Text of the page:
“Now, I recognize there are players identified as users on the Mitchell Report who deny they were users. That’s why this is a tricky issue. Not everything is black and white – there are shades of gray here. It’s why your job as a voter is and has always been a difficult and important job. I have faith in your judgment and know that ultimately, this is your call.”

Now, I understand this thing I’m basing my bad opinion on his flawed, but I’d still prefer that it be used as a line of demarcation to determine what a museum recognizes as history. This is often what gets forgotten about the Baseball Hall of Fame — it’s ultimately a museum. And in typical post-truth, fake news fashion, there are people who would prefer a museum function as a propaganda house. 

“It’s gotten to the point where Hall of Famers are saying that if steroid users get in, they’ll no longer come to Cooperstown for induction ceremonies or other events.”

Oh no. To think that an eight-year-old who doesn’t know who Joe Morgan is won’t get to have Joe Morgan ignore him in person. Also, pouting when intelligence prevails is a hallmark of the fake news culture.

“I care about how good a player was or what kind of numbers he put up; but if a player did steroids, his integrity is suspect; he lacks sportsmanship; his character is flawed; and, whatever contribution he made to his team is now dwarfed by his selfishness.”

The Hall of Fame literally has members of the Ku Klux Klan in it. The integrity storyline is a flimsy canard and always has been. But stats and egos are more important than actual people in baseball. Long have been. The politics of sports have become team sports like politics themselves, and so many refuse to remove the team jersey no matter how wrong they are.

“Steroid use put baseball through a tainted era where records were shattered. ‘It was a steroidal farce,’ wrote Michael Powell in the New York Times. It is no accident that those records held up for decades until the steroid era began, and they haven’t been broken since the steroid era ended. Sadly, steroids worked.”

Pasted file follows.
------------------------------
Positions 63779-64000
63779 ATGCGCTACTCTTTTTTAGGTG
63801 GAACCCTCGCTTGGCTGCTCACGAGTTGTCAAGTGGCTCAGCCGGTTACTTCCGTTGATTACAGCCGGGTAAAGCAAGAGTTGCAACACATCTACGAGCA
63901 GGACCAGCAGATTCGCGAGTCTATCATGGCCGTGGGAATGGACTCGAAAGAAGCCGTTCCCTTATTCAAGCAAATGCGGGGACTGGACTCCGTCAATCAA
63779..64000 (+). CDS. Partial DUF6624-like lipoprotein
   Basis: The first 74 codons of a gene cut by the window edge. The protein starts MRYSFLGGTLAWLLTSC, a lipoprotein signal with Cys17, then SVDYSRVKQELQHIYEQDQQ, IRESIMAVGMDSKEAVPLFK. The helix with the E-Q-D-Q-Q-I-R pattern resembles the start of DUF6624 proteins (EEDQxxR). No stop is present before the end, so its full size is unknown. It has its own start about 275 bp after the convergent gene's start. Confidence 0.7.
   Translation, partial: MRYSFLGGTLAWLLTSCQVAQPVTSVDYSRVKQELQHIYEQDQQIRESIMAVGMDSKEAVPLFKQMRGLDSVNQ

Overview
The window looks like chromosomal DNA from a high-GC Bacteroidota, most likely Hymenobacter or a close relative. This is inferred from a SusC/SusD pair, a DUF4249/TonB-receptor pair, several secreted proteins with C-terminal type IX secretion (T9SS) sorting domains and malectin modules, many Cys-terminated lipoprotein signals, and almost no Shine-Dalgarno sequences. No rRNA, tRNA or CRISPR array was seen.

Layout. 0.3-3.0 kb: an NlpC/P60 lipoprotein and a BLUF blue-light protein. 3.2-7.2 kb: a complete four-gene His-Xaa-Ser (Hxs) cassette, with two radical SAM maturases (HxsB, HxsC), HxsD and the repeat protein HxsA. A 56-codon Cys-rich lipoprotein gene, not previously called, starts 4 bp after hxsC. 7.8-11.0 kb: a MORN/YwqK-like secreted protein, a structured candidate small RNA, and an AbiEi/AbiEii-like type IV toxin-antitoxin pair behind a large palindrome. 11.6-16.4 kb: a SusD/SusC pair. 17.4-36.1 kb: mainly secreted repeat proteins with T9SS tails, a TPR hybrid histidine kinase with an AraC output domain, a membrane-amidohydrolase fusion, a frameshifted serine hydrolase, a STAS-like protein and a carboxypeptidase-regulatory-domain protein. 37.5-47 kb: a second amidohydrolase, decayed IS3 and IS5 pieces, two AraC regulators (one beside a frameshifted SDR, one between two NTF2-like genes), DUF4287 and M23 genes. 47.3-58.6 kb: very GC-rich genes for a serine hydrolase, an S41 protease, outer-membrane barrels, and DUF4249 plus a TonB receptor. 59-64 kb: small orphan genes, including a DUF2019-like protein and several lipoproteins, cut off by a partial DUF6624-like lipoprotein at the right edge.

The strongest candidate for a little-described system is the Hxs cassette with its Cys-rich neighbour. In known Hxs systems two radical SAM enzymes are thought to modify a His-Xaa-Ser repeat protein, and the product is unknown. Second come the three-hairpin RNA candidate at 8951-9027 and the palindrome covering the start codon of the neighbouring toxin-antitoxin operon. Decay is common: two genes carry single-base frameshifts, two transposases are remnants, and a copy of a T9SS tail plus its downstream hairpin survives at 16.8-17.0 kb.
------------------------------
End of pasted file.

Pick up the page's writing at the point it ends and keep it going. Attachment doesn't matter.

And it was all condoned by a commissioner whom you presented with a humanitarian award and made no stink about inducting last year. The steroid era was also really damn fun and saved the game from itself and happened to have some of the greatest players ever. And it’s part of the game’s history.

Morgan wants to “yeah, but” all that, though, like pedophilia in a gubernatorial race.

By the way, the Hall of Fame gave an award to an actual pedophile this decade.

“The Hall of Fame has always had its share of colorful characters, some of whom broke or bent society’s rules in their era. By today’s standards, some might not have gotten in. Times change and society improves. What once was accepted no longer is.”

Yeah, this is exactly the same line of thinking used to absolve pedophilia in a gubernatorial race.

I and other Hall of Famers played hard all our lives to achieve what we did. I love this game and am proud of it. I hope the Hall of Fame’s standards won’t be lowered with the passage of time.

For more than 80 years, the Hall of Fame has been a place to look up to, where the hallowed halls honor those who played the game hard and right. I hope it will always remain that way.”

Morgan uses another misdirection tactic by insinuating the alleged steroid users didn’t work hard, as though taking a drug is like something out of comic book that just turned them into freaks on its own. But being rational doesn’t matter for Morgan and those who nod their heads with him in the fake news era of thinking. PED use bothers people, though they can’t justify their discomfort in any way that isn’t hypocritical or just dumb.

But how something feels is more important than thinking about it. And if erasing information and making pathos-driven excuses for the erasure is more comfortable than confronting the truth, then you get a museum of fake news.

Tim Baffoe is a columnist for CBSChicago.com. Follow Tim on Twitter @TimBaffoe. The views expressed on this page are those of the author, not CBS Local Chicago or our affiliated television and radio stations.